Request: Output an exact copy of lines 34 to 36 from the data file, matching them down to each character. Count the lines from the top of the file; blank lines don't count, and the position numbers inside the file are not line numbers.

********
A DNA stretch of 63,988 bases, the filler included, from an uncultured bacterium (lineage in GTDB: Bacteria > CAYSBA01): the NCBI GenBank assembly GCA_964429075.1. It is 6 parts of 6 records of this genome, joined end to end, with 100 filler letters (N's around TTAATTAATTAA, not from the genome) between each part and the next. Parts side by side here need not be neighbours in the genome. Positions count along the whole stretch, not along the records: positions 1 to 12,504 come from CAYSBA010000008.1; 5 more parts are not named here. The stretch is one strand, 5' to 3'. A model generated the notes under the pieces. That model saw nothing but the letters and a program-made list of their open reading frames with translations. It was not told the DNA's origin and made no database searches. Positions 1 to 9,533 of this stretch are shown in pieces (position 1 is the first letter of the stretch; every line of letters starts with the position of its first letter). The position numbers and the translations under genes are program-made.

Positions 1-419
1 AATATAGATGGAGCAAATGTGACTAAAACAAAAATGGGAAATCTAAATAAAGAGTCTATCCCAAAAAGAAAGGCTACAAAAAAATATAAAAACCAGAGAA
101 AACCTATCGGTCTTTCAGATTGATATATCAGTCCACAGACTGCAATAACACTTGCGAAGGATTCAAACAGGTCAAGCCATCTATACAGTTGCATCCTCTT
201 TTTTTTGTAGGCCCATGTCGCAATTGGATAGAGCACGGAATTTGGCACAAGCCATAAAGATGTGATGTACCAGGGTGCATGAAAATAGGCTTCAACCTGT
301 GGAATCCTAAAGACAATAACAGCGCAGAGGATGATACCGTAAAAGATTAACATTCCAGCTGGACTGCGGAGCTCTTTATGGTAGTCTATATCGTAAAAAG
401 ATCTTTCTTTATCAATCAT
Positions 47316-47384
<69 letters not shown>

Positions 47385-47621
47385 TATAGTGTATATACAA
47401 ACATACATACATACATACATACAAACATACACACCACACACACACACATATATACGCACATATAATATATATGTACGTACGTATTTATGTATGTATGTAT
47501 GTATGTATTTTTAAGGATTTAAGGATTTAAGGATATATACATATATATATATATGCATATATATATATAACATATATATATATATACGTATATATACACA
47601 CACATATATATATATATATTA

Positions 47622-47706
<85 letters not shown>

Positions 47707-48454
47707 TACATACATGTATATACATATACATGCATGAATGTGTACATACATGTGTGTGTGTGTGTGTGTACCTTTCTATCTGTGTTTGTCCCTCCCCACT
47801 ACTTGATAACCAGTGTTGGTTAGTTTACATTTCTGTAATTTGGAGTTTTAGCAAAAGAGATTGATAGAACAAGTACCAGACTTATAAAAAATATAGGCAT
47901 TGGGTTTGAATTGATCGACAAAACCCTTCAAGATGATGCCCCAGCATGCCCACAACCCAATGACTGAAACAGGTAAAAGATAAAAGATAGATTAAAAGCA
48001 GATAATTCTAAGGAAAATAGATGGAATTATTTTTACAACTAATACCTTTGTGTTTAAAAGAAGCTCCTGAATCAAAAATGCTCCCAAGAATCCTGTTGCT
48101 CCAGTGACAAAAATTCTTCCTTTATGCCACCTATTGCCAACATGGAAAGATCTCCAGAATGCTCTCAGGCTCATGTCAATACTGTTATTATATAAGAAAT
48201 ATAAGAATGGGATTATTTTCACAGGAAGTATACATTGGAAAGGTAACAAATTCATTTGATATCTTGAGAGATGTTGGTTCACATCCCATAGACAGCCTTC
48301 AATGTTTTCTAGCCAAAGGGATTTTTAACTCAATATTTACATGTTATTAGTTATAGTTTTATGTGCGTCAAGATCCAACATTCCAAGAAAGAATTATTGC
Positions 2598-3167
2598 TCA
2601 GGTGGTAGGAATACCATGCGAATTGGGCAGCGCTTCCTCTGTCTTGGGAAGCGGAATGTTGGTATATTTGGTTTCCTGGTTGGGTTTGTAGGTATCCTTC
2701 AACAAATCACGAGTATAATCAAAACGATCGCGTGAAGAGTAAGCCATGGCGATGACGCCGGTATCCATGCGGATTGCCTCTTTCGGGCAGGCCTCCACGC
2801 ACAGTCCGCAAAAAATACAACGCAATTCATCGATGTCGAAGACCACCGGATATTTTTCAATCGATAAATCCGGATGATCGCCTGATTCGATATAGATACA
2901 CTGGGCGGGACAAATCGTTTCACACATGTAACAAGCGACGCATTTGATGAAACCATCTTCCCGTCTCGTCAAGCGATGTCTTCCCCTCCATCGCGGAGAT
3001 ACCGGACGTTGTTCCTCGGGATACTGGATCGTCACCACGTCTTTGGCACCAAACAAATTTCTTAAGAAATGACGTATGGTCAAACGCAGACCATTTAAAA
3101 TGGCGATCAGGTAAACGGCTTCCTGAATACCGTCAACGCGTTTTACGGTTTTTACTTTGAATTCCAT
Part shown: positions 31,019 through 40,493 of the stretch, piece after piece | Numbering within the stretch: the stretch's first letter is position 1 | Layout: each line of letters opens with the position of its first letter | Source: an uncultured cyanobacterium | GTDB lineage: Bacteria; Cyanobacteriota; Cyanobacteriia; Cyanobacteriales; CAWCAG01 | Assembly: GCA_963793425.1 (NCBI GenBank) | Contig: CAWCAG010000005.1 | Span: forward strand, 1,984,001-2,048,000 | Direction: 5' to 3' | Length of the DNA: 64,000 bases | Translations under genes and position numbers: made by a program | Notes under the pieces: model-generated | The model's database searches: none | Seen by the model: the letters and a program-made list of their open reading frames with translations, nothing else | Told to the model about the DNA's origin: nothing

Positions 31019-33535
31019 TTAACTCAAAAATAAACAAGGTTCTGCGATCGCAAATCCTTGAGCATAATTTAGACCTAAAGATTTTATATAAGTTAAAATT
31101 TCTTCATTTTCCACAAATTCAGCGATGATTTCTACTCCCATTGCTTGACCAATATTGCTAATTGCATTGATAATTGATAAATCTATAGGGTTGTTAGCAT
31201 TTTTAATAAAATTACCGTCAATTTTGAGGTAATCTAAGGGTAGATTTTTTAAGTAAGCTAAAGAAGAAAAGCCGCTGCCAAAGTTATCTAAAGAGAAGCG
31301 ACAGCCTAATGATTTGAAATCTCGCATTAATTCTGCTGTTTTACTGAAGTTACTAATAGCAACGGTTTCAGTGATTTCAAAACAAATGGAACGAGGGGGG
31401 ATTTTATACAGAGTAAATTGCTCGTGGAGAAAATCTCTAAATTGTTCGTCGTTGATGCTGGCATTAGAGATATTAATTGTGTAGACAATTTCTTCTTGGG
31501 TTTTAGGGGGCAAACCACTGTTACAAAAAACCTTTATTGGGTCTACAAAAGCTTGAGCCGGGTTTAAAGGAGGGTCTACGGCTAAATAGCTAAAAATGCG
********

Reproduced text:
Positions 31019-33535
31019 TTAACTCAAAAATAAACAAGGTTCTGCGATCGCAAATCCTTGAGCATAATTTAGACCTAAAGATTTTATATAAGTTAAAATT
31101 TCTTCATTTTCCACAAATTCAGCGATGATTTCTACTCCCATTGCTTGACCAATATTGCTAATTGCATTGATAATTGATAAATCTATAGGGTTGTTAGCAT